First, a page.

An effort to keep Wal-Mart from building a Supercenter on hallowed ground near Fredericksburg and Spotsylvania National Military Park has failed, with Orange County, Virginia, officials saying, "(T)his was a private deal between a private landowner and private business."
The long-running battled that pitted Civil War preservationists against a corporate giant ended early Tuesday when the county's Board of Supervisors voted 4-1 to approve plans that call for a nearly 140,000-square-foot Supercenter with accompanying retail outlets on land that historically was part of the Wilderness Battlefield.
“I am deeply disappointed by today’s vote. The Orange County Board of Supervisors had an opportunity to protect the battlefield by embracing a reasonable compromise approach to the Wal-Mart superstore proposal. Instead, they ignored rational voices on the national, state and local level encouraging them to work with the preservation community and local landowners to find a more suitable alternative location," said the organization's president, James Lighthizer.
“Today’s vote is not just a setback for preservationists. Orange County residents are losers as well. If the county had embraced the preservation planning process first proposed by the Wilderness Battlefield Coalition in January, there would have been an opportunity to mitigate the transportation and development impacts of the proposal. Instead, the board voted to repeat the mistakes made by other localities, who are now struggling to address the problems created by similar piecemeal development and rampant sprawl.
“The ball is now in Wal-Mart’s court. Wal-Mart better understands the nationwide anger generated by its proposal to build on the doorstep of a National Park. It is in the corporation’s best interests to work with the preservation community to find an alternative site. After all, building a big box superstore on the Wilderness Battlefield would belie recent attempts to portray Wal-Mart as environmentally sensitive. We are optimistic that company officials will see the wisdom of moving elsewhere," continued Mr. Lighthizer.
"The Civil War Preservation Trust and the other member groups of the Wilderness Battlefield Coalition will now carefully weigh options for continued opposition of this misguided proposal. This battle is not over yet.”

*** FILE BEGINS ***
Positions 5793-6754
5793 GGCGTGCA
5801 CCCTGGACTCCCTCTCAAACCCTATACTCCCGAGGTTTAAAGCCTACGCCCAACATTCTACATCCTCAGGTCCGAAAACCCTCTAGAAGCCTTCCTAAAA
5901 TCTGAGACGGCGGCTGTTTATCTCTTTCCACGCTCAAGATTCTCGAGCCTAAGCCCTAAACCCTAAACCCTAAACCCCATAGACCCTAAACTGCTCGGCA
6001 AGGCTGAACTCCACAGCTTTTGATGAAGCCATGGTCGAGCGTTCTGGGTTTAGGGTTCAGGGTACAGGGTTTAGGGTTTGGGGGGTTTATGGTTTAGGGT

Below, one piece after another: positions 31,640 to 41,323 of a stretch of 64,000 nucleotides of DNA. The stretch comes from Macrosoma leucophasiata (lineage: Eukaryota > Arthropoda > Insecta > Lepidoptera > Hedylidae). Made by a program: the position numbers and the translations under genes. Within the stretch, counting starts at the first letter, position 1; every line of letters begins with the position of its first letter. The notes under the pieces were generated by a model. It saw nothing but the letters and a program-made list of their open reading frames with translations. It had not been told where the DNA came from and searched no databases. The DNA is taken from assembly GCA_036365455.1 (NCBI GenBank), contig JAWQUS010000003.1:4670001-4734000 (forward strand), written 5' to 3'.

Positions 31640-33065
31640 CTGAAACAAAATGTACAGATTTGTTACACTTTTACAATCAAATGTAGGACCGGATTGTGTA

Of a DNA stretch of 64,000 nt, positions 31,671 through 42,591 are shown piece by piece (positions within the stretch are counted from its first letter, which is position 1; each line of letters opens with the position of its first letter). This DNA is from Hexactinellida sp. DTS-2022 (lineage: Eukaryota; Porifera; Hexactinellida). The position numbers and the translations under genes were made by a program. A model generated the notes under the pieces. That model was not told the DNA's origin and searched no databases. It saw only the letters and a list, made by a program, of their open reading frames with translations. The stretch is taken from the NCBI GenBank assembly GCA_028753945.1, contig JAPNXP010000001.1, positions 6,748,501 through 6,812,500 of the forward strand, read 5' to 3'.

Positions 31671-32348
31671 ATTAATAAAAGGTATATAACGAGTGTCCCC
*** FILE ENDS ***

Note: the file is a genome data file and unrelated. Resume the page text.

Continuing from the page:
At the NPCA's Virginia office, Catharine Gilliam said she was not surprised by the vote.
"This commercial development is improperly sited on land that is critical to understanding the National Park Service's interpretation of the Battle of the Wilderness for the American people. NPCA has actively participated and offered constructive suggestions to find alternatives that would protect the neighboring national park and allow a Walmart to be built on less sensitive land," she said. "It is not necessary to desecrate the land where a horrific battle took place less than 150 years ago in pursuit of profit and pavement.
"Although members of the Orange County Board of Supervisors announced repeatedly that they would vote to approve Walmart's application, even before the public process began, NPCA and our members, and other organizations in the Wilderness Battlefield Coalition, participated in the public process at every stage available," Ms. Gilliam added. "Despite last night's disappointing vote, we will continue to explore options to protect this important national park. This battle is not over yet. We continue to hold out hope that Walmart will do the right thing by relocating its business, and respect and protect Americas heritage and history."
Among those who urged Orange County to choose another location for the proposed Wal-Mart were U.S. Senator Jim Webb (D-Va.); Virginia Governor Tim Kaine (D) and House of Delegates Speaker Bill Howell (R); actors Robert Duvall, Richard Dreyfuss and Ben Stein; and more than 250 historians, including Pulitzer prize-winning authors David McCullough and James McPherson and acclaimed documentarian Ken Burns.
According to the National Park Service, the Battle of the Wilderness was fought on May 5-6, 1864, with troops under both Union General Ulysses S. Grant and Confederate General Robert E. Lee engaged. "It was the beginning of the Overland Campaign, the bloodiest campaign in American history and the turning point in the war in the Eastern Theatre," notes the agency.